WINNIPEG, Man.— Getting to know people from other faith communities goes a long way to breaking down barriers, said Yousef Daneshvar, a Shia Muslim completing his doctoral studies in Canada under a MCC student exchange program with Iran. 

“Let’s stop looking at each other through the eyes of the media,” said Daneshvar during a recent visit to Winnipeg. “Stop letting others decide how we should think about each other. Let’s talk to each other—have a couple cups of tea and after that the sense of being threatened should disappear.”

Strengthening interfaith dialogue between Mennonites in North America and Shia Muslims in Iran is a primary objective of an unusual student exchange program initiated in 1998 by MCC. The exchange includes the Imam Khomeini Education and Research Institute in Qom, Iran and the Toronto Mennonite Theological Centre, a part of the Toronto School of Theology.

Daneshvar, the first Iranian selected to study in Canada under this program, is completing his doctoral studies in Christian theology and philosophy of religion at the Toronto School of Theology and will be returning to Iran this summer.

This exchange program, along with other joint initiatives, is promoting spirited discussion and debates of commonalities and differences, said Daneshvar. There have also been three interfaith dialogue conferences between Muslim and Mennonite scholars and theologians, three MCC learning tours to Iran, and meetings between Iranian President Mahmoud Ahmadinejad and U.S. and Canadian religious leaders, including Mennonites.

The objective of dialogue with people from other faith communities, he said, is not to eliminate differences, convert people or be converted. The objective is a better understanding of beliefs, values and personal experiences.

One subject that is often discussed when Mennonites and Muslims meet is commonalities and differences between peace theologies.

Both faith groups seek peace and justice but the primary difference, he explained, is that the emphasis of Mennonites’ peace theology is peace and the emphasis of Islam’s peace theology is justice. Another difference is that the Mennonite peace theology is rooted in nonresistance and pacifism.

“We are not pacifists,” said Daneshvar, explaining that if all peaceful attempts fail, the Quran permits Muslims to defend themselves, or seek justice, with the use of force.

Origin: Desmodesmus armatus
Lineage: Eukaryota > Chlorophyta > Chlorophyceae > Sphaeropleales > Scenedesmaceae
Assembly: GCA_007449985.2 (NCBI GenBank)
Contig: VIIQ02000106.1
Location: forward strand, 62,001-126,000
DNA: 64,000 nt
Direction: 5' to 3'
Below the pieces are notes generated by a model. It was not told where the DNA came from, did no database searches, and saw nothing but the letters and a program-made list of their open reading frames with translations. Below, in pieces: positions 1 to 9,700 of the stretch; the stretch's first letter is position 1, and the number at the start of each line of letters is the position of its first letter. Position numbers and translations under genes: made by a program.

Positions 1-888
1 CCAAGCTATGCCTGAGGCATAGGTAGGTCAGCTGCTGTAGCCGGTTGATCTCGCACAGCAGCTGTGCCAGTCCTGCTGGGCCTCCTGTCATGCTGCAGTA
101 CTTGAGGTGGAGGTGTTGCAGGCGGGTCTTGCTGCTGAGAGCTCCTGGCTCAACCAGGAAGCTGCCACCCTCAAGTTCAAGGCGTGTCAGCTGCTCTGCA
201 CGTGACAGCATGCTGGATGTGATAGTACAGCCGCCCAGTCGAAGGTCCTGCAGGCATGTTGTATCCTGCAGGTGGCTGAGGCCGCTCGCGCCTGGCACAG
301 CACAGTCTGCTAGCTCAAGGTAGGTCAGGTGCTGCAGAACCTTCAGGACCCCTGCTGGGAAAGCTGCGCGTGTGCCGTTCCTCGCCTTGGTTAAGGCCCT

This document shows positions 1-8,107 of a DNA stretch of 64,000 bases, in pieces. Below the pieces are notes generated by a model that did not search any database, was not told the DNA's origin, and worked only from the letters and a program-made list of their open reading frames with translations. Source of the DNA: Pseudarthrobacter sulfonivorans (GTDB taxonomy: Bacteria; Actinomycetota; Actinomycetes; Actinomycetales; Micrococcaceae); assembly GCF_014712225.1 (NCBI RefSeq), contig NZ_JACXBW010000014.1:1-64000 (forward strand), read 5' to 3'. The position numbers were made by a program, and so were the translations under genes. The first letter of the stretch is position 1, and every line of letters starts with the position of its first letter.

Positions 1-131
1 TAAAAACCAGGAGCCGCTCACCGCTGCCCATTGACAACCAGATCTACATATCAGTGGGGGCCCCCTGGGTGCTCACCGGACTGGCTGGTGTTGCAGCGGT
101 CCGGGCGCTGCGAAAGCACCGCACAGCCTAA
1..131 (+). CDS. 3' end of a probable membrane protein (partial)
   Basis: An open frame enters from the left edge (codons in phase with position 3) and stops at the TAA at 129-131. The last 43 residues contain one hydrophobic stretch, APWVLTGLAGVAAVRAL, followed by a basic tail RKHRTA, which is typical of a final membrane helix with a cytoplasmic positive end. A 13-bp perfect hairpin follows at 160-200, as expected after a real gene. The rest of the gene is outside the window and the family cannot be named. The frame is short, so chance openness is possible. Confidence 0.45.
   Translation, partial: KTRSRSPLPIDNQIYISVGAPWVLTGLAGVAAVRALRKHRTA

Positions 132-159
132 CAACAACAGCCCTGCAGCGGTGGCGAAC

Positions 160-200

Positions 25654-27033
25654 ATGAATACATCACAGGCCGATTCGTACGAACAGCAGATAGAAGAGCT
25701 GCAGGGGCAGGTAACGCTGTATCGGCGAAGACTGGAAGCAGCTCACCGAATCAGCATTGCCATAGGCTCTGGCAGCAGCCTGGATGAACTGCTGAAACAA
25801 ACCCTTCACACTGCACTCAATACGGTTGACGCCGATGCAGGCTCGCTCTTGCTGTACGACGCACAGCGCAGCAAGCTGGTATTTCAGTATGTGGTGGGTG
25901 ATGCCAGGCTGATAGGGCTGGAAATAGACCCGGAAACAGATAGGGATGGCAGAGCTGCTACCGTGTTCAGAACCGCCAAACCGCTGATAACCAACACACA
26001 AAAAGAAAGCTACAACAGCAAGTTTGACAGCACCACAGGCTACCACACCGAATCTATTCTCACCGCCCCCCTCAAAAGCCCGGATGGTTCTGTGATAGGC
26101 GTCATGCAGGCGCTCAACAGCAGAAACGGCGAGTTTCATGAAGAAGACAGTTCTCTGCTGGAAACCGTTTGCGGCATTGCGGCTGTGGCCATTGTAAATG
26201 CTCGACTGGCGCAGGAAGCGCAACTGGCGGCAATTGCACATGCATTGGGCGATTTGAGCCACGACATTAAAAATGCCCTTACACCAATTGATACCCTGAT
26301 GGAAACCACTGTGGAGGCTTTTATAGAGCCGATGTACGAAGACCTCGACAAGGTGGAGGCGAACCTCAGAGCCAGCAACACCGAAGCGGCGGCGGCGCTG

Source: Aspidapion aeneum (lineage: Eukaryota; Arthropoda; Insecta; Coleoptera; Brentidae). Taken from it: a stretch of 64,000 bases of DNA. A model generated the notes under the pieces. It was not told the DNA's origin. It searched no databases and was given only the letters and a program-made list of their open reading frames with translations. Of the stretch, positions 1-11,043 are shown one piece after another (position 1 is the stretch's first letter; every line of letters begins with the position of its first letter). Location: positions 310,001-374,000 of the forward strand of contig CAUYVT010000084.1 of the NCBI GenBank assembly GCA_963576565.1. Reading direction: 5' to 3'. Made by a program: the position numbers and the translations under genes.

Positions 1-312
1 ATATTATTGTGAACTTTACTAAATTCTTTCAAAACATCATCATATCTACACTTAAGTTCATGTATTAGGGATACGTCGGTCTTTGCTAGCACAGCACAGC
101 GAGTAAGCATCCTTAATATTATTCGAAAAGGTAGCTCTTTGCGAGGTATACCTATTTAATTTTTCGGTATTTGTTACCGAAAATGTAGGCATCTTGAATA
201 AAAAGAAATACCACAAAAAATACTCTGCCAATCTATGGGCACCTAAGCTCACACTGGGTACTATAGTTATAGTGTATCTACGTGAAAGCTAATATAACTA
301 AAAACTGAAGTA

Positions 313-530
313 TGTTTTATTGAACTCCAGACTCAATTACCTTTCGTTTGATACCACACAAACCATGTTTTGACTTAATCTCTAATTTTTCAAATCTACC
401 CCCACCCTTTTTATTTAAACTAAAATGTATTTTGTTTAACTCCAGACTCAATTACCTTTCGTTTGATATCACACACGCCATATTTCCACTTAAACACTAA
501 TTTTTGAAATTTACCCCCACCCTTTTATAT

The word Islam, he explained, is derived from an Arabic root word Salam—one of the names given to God in the Quran. Salam, he said, is often translated in English as meaning peace or peace be with you.

These English translations, he explained, don’t adequately describe Islam or Salam because Salam portrays a peaceful relationship with God and “a deep friendly relationship” between individuals.

To maintain this peaceful relationship with God, faithful Muslim believers pray five times a day. “He is your creator and your sustainer—you owe everything to him,” said Daneshvar. Faithful Muslim believers are also expected to maintain peaceful relationships with fellow human beings.

“My faith is all Salam,” he said. “I want to live in a community, a country, a world that is governed by the principles of Salam. Our ideal world is the world of Salam—where Salam is the first and last principle.” 

But the level of peace represented by the word Salam only exists if justice is maintained in society. “Peace without justice is not real peace,” he said. “If you are oppressed and silent you are not living in peace. You are just keeping silent. That is not real peace.” 

During his 10 years in Canada Daneshvar has presented a series of lectures on Islam in churches and universities. He is now completing a thesis that explores the relationship between humanity and faith.

“As time passed my academic work became part of this dialogue,” said Daneshvar, who met with church leaders in Winnipeg in February to promote interfaith understanding.

His visit to Winnipeg builds on MCC’s interfaith peace building initiatives to encourage dialogue between people from different faith communities.